Possible outcomes for Jane
Jane works full time as a training and development manager for a team of 20. She ensures a high standard of training is planned, delivered and evaluated, keeping up-to-date with latest innovations and teaching materials. Jane enjoys her job feeling that she is helping staff do their jobs to the best of their abilities. She had been struggling with her motivation in recent months but always made it to work on time with limited impact on her performance.
However in the last month Jane has felt a bit swamped at work feeling like she is just about keeping on top of things with no time to research latest development opportunities which is what she loves most about her job. She has also been struggling with getting to sleep at night with a feeling of unease. After a month of feeling like this, and getting a little disillusioned with her role, Jane decided she needed to look after herself so that she can get back on track and called in sick. She spent that week resting up at home, watching TV and reading books although could not shake the feeling that she should be at work and wondering about the work building up on her desk.
Jane went back to work the next week feeling reluctant and under pressure with all the tasks which came in over the previous week. To cope she relied on other colleagues to pick up some of the work as she felt unable to juggle multiple tasks. She was also taking longer to complete tasks as her focus and concentration was suffering.
Jane knew she was not performing at her best and felt unhappy as she has always prided herself as a hard worker. This made Jane feel inadequate and compounded her feelings of stress and unhappiness and found herself looking around for other jobs.
Over the last month Jane had felt a bit swamped at work feeling like she is just about keeping on top of things with no time to research latest development opportunities which is what she loves most about her job. She has also been struggling with getting to sleep at night with a feeling of unease.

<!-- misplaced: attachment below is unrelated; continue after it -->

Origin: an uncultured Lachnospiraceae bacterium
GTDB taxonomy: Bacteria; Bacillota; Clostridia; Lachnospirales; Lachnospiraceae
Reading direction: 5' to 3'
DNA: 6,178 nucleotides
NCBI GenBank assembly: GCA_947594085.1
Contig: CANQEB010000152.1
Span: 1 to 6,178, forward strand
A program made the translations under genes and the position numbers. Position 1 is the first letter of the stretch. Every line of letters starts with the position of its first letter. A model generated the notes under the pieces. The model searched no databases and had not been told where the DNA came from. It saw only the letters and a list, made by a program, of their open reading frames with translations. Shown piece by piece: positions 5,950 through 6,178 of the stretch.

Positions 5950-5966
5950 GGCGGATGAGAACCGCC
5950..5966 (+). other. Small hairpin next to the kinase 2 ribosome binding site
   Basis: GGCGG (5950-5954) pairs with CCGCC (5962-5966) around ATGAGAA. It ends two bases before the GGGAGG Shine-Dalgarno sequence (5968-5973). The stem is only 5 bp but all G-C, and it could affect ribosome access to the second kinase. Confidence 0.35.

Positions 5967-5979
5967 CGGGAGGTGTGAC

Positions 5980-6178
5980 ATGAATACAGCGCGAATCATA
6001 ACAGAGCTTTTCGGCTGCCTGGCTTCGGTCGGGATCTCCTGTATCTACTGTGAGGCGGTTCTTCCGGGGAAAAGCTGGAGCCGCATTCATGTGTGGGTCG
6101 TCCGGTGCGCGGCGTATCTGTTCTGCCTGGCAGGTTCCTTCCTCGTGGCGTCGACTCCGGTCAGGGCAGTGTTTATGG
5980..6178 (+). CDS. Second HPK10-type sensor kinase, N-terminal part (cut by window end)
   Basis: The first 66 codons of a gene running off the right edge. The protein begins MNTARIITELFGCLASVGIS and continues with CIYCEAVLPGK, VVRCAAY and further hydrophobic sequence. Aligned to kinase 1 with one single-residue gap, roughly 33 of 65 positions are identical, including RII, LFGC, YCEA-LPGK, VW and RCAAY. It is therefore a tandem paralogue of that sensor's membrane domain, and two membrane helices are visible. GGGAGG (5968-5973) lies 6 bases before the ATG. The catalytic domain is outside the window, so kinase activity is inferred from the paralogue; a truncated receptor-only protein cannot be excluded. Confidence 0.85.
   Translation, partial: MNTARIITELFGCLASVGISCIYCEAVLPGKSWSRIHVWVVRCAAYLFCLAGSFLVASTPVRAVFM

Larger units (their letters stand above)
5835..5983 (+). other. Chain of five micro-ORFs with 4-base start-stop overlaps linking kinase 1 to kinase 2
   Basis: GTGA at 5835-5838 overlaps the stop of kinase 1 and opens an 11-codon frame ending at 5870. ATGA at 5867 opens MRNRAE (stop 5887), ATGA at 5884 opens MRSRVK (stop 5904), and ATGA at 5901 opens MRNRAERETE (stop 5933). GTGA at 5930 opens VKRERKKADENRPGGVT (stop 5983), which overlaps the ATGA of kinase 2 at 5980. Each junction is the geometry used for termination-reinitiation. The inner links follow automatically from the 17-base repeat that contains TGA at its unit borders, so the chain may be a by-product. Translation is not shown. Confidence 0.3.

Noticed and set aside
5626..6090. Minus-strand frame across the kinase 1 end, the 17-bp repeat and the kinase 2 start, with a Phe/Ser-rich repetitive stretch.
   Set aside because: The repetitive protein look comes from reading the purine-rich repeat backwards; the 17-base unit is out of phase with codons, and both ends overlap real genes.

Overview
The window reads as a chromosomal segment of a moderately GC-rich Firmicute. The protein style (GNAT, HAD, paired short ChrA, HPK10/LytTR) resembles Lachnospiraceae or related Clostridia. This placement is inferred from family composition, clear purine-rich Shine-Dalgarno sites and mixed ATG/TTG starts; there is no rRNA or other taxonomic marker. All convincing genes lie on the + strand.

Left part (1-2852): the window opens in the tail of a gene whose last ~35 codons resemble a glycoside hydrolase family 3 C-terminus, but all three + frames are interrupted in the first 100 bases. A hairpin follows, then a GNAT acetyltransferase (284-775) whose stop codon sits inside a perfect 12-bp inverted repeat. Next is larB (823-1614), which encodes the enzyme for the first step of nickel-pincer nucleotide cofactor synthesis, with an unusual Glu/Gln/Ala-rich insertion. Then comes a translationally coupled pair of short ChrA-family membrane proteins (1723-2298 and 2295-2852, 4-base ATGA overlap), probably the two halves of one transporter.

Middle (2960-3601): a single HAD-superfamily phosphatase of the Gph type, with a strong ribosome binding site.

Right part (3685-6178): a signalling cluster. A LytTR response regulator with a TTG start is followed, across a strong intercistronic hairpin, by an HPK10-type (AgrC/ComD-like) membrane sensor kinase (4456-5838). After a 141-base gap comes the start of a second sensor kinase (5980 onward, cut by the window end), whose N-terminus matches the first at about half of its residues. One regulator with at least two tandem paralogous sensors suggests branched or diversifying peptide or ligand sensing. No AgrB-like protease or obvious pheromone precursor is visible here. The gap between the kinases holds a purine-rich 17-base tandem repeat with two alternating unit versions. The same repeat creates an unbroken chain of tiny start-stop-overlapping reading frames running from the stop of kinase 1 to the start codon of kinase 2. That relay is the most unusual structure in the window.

Jane had her scheduled 1:1 with the office Occupational Therapist and shared how she was feeling in a secure and confidential environment. Jane was able to freely acknowledge she was feeling a little stressed and the OT provided some education around stress including positive and negatives of stress, causes of negative stress, the body’s physical and mental responses to stress and ways to reduce stress. It was highlighted to Jane that stress is part of everyday life but becomes an issue when it starts to negatively impact on her work and home activities. Jane then stated she had not been having time to do the part of her job she loved the most and had been struggling with getting to sleep at night.
The OT used basic Cognitive Behavioural Techniques to explore what specifically makes Jane feel stressed, how she personally responds to stress and what personal technique help her feel less stressed.
Jane left the session with a plan of:
- Ways to manage and reduce stress.
- Give herself a list of things to do that day and only do those things.
- Once a week this list had to include researching latest development opportunities which she really enjoys doing.
- Ensuring she took a lunch break away from her desk.
- Reflecting on all the things she has completed at the end of the week and treating herself for work well done. This included a range of things such as getting a manicure, massage, having a long bath and going to the cinema which Jane reported she loves but had not done for a long time.
- Attend the OTs relaxation session once a month and more frequently when time allowed.
2. Ways to implement good sleep hygiene
Jane was able to better manage her stress with the knowledge of how stress personally affects her and ways that help her feel less stressed. Jane made sure she made time for looking up latest development opportunities which ensured she was able to maintain the motivation for her work and prevented her from getting disillusioned. With less stress and some sleep hygiene principles Jane found it easier to get to sleep at night.
- Reduced Jane's absence
- Maintained her productivity
- Reduced reliance on other colleagues, maintaining their productivity.
- More likely to stay in her job reducing recruitment costs.